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Lead from the Start: Are We "The Real World"

Saturday, March 03, 2007

Are We "The Real World"

My buddy from TLN, Bill Ferriter, asked what is it about school that makes people refer to it as, not the "real world."
Here was my ressponse.

Are we "The Real World?"
I think that this refers to the fail safe nature of schools. In school, students are expeceted to make mistakes and not necessarily have to pay consequences especially if they learn from the mistake.THe merit scholar who forgets to do a term paper because of a big weekend might get a second chance in school. A teacher who fails to meet their students needs might be given another chance. (year after year)
I think there is a sense of limited consequenses in the world of school. In the "real world" if you don't show up to work at an hourly job on time on a daily basis, eventually you will lose that job.
However, this is really a double standard because after leaving the fail safe world of schools, students often find that all the "rules of the real world" they were being prepared for in schools don't acually apply.
Often I hear complaints about the nature of teacher prep and how it doesn't prepare future teachers for the "real world" of teaching. (funny huh?) But, when I have asked academics about this the response is, "My job is not prepare teachers for reality, my job is to get education as close to utopia as I can through the teachers I send into the world." Essentially, why create more of the same when you can send teachers out to have their heart broken because the world is not what it should be?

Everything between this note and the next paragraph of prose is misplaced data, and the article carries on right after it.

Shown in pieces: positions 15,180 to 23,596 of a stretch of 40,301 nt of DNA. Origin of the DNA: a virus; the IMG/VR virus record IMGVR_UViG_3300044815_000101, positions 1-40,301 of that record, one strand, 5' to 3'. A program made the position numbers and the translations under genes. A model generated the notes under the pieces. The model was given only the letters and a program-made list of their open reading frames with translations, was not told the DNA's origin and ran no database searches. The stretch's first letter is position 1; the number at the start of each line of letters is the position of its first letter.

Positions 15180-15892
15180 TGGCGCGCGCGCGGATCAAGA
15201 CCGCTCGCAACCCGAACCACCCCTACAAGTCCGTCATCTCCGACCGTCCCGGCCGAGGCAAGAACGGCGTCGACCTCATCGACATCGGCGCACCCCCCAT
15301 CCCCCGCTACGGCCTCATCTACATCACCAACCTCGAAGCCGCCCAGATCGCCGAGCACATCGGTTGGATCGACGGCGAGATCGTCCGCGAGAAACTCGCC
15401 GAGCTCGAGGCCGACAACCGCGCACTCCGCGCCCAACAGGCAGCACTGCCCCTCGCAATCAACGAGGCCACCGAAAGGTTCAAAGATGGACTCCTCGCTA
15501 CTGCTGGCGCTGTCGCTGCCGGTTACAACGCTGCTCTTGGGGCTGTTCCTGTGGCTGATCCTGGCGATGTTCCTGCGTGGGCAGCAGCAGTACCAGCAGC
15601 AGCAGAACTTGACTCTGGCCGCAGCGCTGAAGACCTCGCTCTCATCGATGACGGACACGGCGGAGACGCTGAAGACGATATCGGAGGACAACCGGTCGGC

I don't know where I stand except that I like the rules in the pretend world of education better than in the "real world" The world of education is definitely more fair than the real world. In the world of education I can go compare myself to the standards of the NBPTS, find out I meet them and jump start my career. In the real world, there is no National Board for Artists who want to make a living. It is all about persistence, connections, if people "like" what you do, "get" what you are saying, if you have the "cool" factor, and luck. How much in education is left up to pure luck? (Hey Bill, sort of sounds like policy making doesn't it)


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